9. @So? Virtually all military history is an error-fest, when you examine it closely enough. That said, yes there was likely a greater incidence of blunders in the Civil War than your typical conflict. I think there are several reasons for this. First, the there were substantial changes in technology, notably the widespread use of rifled shoulder arms, as rkka notes. The tactics were tailored to smoothbore weapons, and proved totally maladapted to the greater range and killing power of rifled weapons. Second, no one in the United States or the Confederate States had any experience in handling forces anywhere near as large as those employed in the Civil War, or handling them over such vast distances. These were armies of amateurs at every level. Third, the logistical challenges were acute, though as rkka notes railroads, and for the North the use of rivers, mitigated these problems.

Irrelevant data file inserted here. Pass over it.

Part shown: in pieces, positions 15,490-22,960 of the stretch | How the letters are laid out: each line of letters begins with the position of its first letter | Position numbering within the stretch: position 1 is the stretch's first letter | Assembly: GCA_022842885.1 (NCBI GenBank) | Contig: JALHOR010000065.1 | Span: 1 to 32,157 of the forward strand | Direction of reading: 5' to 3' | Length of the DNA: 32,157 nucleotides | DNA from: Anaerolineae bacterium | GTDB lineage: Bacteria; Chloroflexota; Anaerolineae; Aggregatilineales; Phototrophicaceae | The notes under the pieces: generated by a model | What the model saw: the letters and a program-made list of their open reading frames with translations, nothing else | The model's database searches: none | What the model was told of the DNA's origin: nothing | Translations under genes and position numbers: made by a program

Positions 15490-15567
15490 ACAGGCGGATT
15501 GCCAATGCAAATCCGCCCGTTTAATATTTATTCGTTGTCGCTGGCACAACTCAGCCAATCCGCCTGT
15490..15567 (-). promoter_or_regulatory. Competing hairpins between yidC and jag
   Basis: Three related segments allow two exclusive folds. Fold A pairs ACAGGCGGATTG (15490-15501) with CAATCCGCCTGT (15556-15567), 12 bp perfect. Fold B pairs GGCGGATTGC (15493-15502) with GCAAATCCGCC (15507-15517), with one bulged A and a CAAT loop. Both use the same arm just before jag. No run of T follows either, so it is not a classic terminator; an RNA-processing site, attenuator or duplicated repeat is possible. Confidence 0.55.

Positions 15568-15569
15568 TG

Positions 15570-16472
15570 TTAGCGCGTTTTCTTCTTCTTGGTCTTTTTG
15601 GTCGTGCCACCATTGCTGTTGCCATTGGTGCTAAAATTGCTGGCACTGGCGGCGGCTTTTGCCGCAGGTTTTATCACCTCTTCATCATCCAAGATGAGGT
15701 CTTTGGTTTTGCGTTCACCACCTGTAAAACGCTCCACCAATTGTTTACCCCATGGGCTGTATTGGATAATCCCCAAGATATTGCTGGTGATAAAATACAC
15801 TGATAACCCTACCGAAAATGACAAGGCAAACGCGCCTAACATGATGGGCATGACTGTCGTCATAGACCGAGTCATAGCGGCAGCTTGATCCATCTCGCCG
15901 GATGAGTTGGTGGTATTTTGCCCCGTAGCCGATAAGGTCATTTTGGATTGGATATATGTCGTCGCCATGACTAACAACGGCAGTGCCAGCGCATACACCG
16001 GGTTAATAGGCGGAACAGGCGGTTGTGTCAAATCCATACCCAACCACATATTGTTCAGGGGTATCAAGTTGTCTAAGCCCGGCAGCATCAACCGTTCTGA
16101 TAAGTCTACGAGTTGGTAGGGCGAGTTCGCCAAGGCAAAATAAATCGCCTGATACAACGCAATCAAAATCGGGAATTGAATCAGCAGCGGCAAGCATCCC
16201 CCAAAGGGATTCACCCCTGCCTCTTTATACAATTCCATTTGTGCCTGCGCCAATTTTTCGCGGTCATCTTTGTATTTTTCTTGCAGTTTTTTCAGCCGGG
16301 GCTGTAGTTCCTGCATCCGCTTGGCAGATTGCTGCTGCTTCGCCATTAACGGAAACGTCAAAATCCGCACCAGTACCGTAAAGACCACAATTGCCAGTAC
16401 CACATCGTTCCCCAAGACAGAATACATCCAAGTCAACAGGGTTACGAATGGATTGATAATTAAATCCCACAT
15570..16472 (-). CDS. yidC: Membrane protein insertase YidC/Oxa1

In brief, individuals without any training appropriate to the challenges were grappling with immense tactical, strategic, and logistical challenges. (And the training they did have was probably as much of a hinderance as a help.) They were making it up as they went along, and there was a Darwinian process of selecting leadership. The mismatch between firepower and the ability to maneuver meant that obtaining decision on the battlefield was almost impossible, meaning that the war degenerated into a grim slugfest.

    Regarding the South pressing its advantage. It had no real ability to project power in a sustained way. Its incursions into the North-the Kentucky and Maryland Campaigns of 1862, and the Gettysburg Campaign, were essentially large raids that had virtually no chance of achieving a decisive outcome.